A fantastic article I wanted to share

‘Every part of my body hurt’

After years of pain and fatigue, novelist Hilary Mantel was diagnosed with endometriosis, a disease so little understood, she was offered psychiatric treatment.

Please read her incredible article here. Her story mirrors my own so much it is scarey!

http://www.guardian.co.uk/society/2004/jun/07/health.genderissues?CMP=twt_gu

Here are a few bits from the article that really hit home for me.

When I was 27 – a skinny, grey-faced scrap, bleeding continuously and hardly able to stand upright – my disease was named. But it was named on the operating table, and to make me viable

Endometriosis is a condition that is under-researched and poorly understood.

Subsequent drug treatment expanded me to twice my previous size; I went to live in a body I didn’t recognise. Fatigue and intermittent pain are still my companions. My soul rattles around in its capacious house, and dwells on the life I might have had if, aged 11, I’d thrown down my wallpaper scraper and yelled, “I won’t put up with this!”

Endometriosis is unpredictable, capricious, tenacious, a destroyer of careers, families and relationships, and it is worth more money and research effort – not only for what we would learn about the disease itself, but for the light that would be shed on infertility, immunology, and the connection between illness and psychological states.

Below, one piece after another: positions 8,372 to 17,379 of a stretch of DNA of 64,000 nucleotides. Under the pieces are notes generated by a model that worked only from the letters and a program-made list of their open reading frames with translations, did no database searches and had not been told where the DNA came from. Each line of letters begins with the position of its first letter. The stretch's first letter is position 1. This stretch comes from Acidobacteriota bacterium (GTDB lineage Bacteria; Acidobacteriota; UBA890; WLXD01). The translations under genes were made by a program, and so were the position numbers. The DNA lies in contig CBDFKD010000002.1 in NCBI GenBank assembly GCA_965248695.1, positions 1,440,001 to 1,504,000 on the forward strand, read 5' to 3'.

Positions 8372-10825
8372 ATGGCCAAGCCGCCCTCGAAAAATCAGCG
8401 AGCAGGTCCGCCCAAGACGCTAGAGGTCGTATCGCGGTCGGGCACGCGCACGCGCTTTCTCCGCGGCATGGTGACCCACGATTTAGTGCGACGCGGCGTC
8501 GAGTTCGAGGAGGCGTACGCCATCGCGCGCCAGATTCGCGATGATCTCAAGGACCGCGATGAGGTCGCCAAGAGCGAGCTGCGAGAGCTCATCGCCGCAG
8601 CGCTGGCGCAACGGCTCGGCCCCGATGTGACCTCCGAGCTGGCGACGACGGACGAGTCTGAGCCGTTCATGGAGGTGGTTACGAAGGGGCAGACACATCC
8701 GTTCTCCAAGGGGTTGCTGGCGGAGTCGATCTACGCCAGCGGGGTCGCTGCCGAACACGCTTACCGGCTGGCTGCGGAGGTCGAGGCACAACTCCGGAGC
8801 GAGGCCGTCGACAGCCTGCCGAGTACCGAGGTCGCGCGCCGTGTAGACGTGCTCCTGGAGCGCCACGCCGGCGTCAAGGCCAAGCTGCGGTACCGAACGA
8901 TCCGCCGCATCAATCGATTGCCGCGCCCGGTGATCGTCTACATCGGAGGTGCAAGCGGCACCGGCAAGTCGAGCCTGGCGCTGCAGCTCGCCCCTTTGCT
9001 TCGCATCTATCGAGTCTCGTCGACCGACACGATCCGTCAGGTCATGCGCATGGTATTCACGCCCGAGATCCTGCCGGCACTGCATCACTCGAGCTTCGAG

What seems crucial is for the sufferer to become informed and active in her own treatment. No one will like me for saying this, but I’ve often noticed that it doesn’t seem to matter whether a woman goes in for yoga or reiki or dancing on hot coals at the full moon – she starts to get better when she starts to take charge.

Meanwhile it is urgent that doctors, nurses, teachers know about endometriosis and act on their knowledge, to spare young women years of pain, loss and emotional damage.

Meet TULIP

TULIP is a brand new, exciting project helping chronic illness sufferers to cope with any issues in the workplace. Their website is live now, and will officially be able to subscribe members in the next couple of weeks.

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Here is a the story behind TULIP from the Founding Member Danielle:

The idea for TULIP first came to me when I had a bad experience at work myself.
My employer began disciplinary proceedings when I had 3 absences within 6 months, all due to endo, and no longer than 2 days each.

I’d never been in any trouble at work before, I’d only been diagnosed that same year and I still didn’t really understand my illness. I couldn’t promise I’d never have another day off sick, every treatment I’d tried so far hadn’t worked and I didn’t know what was around the corner!

I tried everywhere for advice but the likes of ACAS and the CAB knew nothing about endo, although they were as friendly and helpful as they could be. Any advice I found online was vague and I couldn’t afford to pay for professional legal advice, especially when I was at risk of losing my job! I felt completely alone. I had to attend a disciplinary hearing and was told I was entitled to have either a work colleague or a trade union representative accompany me. I was no longer a member of a union as they had been unable to offer any advice in the past because they didn’t understand my condition, and I didn’t feel comfortable putting a colleague in that position, so I had no choice but to go to the hearing by myself